Requests for representation in a large commercial machine purchases/transactions are a type of scam attempt that continue to circulate, with scammers using actual names and details to masquerade as legitimate companies, using various levels of sophistication. They often purport to involve construction equipment (cranes, etc.), medical (MRI machines, etc.), or marine (oil rigs, etc.), although any type of machine could be referenced. Here is one such email received:
From: Peter Seagrott [email protected]
Subject: Do You Handle P&S Agreement?
Date: January 21, 2023 at 12:43:14 AST
Attn: My name is Peter Seagrott. I got your contact through a state Attorney Directory. The reason for getting in touch with you is that we are currently looking for an attorney in your state to help close a purchase of an oil rig. Our company is based out of United States and we need a local law firm to help draft us a purchase and sale agreement.
Please let me know if this is something your firm can take up, if not then a referral will be appreciated.
Havenstraat 18, 3115 HD
We have also issued several similar alerts in the past:
- Large Construction Machine Purchase/Transaction Scam
- Large construction machine purchase scams
- Dredger purchase scam attempt from “Ken Yoshiro of Kombaa”
- Crane purchase scam attempt from “Massimo Marchetti”
These types of scam attempts are extremely common, and will send out thousands of versions of their email using hundreds of registered company names and active lawyer or broker names (pulled from online directories) to give an air of legitimacy. Although the details may reflect a legitimate company, the cheque ultimately sent to the lawyer will be bogus in the hopes that neither the lawyer nor their financial institution will be vigilant and perform the proper verification processes before the trust account is debited.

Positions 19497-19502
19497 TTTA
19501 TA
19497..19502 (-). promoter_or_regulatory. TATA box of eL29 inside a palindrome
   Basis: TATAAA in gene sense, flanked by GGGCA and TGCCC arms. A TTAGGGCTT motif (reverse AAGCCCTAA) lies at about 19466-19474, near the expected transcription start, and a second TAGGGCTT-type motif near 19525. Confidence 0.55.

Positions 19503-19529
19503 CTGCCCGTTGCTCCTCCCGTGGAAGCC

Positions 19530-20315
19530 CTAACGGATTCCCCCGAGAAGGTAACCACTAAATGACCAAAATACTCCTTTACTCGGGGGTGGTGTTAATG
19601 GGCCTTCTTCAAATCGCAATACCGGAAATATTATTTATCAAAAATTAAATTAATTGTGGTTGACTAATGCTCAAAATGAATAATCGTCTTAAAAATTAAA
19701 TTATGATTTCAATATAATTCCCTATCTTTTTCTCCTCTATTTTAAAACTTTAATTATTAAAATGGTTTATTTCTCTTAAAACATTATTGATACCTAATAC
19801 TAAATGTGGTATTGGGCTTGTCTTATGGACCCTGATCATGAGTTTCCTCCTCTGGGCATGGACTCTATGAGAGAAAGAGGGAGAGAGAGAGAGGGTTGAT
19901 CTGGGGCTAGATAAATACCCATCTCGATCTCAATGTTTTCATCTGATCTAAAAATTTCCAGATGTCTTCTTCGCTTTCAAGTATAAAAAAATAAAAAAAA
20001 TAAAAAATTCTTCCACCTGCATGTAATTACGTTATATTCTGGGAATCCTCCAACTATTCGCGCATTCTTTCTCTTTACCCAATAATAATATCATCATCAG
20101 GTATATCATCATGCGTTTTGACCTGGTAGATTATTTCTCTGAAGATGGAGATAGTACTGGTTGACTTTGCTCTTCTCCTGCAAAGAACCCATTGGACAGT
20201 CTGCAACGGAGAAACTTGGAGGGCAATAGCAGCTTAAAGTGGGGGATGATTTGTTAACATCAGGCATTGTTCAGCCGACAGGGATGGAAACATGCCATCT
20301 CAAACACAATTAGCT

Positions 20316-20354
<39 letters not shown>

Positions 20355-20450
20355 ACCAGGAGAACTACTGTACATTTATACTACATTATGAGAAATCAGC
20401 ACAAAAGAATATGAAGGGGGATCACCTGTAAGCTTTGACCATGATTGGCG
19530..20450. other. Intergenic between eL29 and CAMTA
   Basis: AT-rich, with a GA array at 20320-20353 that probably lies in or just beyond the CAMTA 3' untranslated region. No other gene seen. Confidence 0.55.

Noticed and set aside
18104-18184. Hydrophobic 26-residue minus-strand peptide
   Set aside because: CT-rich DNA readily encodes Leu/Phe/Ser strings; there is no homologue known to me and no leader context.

If you receive an email request similar to those outlined above, you may choose to simply dismiss and delete this email as a scam attempt, and cease all communications.
Remember that if you decide to proceed in any matter, you must always confirm a prospective client’s identification in accordance with the Client ID Regulations of the Nova Scotia Barristers’ Society. Perform all searches as thoroughly as possible, be vigilant and take your time – and beware of any aggressive urgency on behalf of the other parties to complete the transaction. Be cautious with all cheques received, especially if they exceed an agreed upon amount. If you decide to proceed with a transaction, be sure to go to the bank website to verify branch transit number, address and phone number on the cheque. Wait until the bank confirms that the funds are legitimate and are safe to withdraw from the deposit. Where possible, use the Bank of Canada’s Lynx system, an electronic funds transfer system that allows large payments to be exchanged securely and immediately.
Finally, remember that links and attachments in unsolicited or unanticipated emails should also not be accessed unless the sender can be positively verified, as they may contain viruses. If a bogus attachment is opened and the user does not have anti-virus software or firewall programs on their computer, their system could be infected.
For tips to avoid being victimized, and to report or seek advice on dealing with fraud and scam attempts, contact Cynthia Nield at [email protected] or 902 423 1300, x346.